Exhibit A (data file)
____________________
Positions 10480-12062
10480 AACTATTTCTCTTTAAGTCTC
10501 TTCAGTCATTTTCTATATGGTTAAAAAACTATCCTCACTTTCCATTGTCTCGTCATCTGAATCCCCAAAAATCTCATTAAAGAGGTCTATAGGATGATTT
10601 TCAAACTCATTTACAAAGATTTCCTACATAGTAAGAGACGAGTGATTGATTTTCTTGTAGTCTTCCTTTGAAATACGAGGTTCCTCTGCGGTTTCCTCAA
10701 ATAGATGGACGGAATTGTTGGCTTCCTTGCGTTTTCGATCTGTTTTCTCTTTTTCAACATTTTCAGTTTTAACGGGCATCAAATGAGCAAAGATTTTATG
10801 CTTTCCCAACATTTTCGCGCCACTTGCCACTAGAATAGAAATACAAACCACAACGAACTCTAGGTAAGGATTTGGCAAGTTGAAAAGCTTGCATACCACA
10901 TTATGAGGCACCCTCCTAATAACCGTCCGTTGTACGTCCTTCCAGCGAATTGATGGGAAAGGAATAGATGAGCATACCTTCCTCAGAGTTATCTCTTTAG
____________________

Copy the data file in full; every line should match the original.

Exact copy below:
Positions 10480-12062
10480 AACTATTTCTCTTTAAGTCTC
10501 TTCAGTCATTTTCTATATGGTTAAAAAACTATCCTCACTTTCCATTGTCTCGTCATCTGAATCCCCAAAAATCTCATTAAAGAGGTCTATAGGATGATTT
10601 TCAAACTCATTTACAAAGATTTCCTACATAGTAAGAGACGAGTGATTGATTTTCTTGTAGTCTTCCTTTGAAATACGAGGTTCCTCTGCGGTTTCCTCAA
10701 ATAGATGGACGGAATTGTTGGCTTCCTTGCGTTTTCGATCTGTTTTCTCTTTTTCAACATTTTCAGTTTTAACGGGCATCAAATGAGCAAAGATTTTATG
10801 CTTTCCCAACATTTTCGCGCCACTTGCCACTAGAATAGAAATACAAACCACAACGAACTCTAGGTAAGGATTTGGCAAGTTGAAAAGCTTGCATACCACA
10901 TTATGAGGCACCCTCCTAATAACCGTCCGTTGTACGTCCTTCCAGCGAATTGATGGGAAAGGAATAGATGAGCATACCTTCCTCAGAGTTATCTCTTTAG